Another way to grieve is to nurture memories of one’s grandparents. Grizont claims that one of the most healing things she did was to create a newsletter where she talked about her grandparents. “It helped me have a deeper appreciation for their lives and what wonderful human beings they were,” she said. The family also participated in a 90-minute Zoom call where everyone shared moving stories about the deceased.
Belton was anguished by the thought of her grandfather dying alone in the hospital. She also realizes how unaware people can be about the ramifications of getting COVID-19. She wants to remind people that “we are facing a war and the enemy is fierce. But all you have to do is stay home.” By sharing her story, she wanted to give everyone a taste of reality. She says, “Who knows, maybe I will stop someone from getting it and/or from taking it home to their loved ones.
Helping Children Cope with Loss
Children often have their first experiences with death either when a pet or a grandparent dies. Here are some tips to help them cope:
- Maintain an open, honest, and loving atmosphere.
- Encourage sharing stories about the deceased.
- Organize video chats with family and friends.
- Journal and write letters.
- Remind them that life has stopped only for the deceased and these individuals cannot return in a physical state. It’s important to relieve any sense of guilt children may carry surrounding the deaths and to remind younger children that their grandparents no longer feel pain.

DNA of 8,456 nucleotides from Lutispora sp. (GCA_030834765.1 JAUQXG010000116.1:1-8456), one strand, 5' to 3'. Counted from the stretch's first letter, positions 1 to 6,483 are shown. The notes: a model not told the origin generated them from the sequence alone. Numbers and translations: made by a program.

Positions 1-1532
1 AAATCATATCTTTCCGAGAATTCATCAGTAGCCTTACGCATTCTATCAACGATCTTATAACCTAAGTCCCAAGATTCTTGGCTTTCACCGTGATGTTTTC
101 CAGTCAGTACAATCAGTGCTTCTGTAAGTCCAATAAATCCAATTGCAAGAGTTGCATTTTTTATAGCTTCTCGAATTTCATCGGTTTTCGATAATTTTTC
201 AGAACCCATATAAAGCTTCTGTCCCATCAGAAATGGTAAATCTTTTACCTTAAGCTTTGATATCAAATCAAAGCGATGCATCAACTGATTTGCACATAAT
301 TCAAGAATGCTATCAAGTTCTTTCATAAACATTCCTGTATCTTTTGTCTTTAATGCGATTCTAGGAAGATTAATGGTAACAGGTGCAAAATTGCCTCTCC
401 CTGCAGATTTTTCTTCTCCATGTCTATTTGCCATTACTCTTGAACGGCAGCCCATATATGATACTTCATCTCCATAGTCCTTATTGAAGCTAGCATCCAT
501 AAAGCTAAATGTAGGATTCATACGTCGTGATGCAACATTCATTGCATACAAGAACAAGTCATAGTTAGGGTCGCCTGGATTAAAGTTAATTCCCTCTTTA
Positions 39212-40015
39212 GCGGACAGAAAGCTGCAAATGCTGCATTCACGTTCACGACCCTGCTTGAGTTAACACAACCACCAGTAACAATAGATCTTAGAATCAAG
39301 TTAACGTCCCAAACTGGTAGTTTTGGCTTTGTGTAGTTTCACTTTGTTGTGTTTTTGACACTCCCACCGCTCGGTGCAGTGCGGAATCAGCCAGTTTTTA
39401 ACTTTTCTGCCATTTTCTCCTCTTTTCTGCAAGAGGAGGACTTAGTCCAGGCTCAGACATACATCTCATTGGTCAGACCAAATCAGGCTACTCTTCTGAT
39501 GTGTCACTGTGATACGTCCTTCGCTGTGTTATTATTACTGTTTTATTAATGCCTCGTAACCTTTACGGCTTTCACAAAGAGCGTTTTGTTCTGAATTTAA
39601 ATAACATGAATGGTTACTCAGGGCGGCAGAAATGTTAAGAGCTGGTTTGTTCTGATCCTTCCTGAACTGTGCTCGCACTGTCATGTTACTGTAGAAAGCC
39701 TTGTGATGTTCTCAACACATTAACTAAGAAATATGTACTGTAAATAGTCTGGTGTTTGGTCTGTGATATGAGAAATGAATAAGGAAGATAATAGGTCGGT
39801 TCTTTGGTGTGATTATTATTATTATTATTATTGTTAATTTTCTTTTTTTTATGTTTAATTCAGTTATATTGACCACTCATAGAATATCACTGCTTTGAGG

Whether they live near or far, a child’s relationship with their grandparents is often very special. Most grandparents don’t play the role of disciplinarian, they just have fun with their grandchildren. So when grandparents die, it can profoundly hurt the children.
The death of a grandparent is more difficult during these pandemic times because there’s less chance of closure. In other words, if the grandparent was sick, because of hospital protocol, the families might not have been able to visit their loved ones. When they finally passed, then there was also no closure with the ritual of a funeral. Anything parents can do to help your grandchildren will be beneficial. As Elizabeth Lesser writes in her book Broken Open, “There is an art to grieving. To grieve well the loss of anyone or anything–a parent, a love, a child, an era, a home, a job–is a creative act. It takes attention and patience and courage.”
Diana Raab, PhD, is a memoirist, poet, blogger, speaker, and award-winning author of nine books. She’s been published in over 1000 publications. She frequently speaks and teaches on writing for healing and transformation. Her latest book is Writing for Bliss: A Seven-Step Program for Telling Your Story and Transforming Your Life. Visit: dianaraab.com.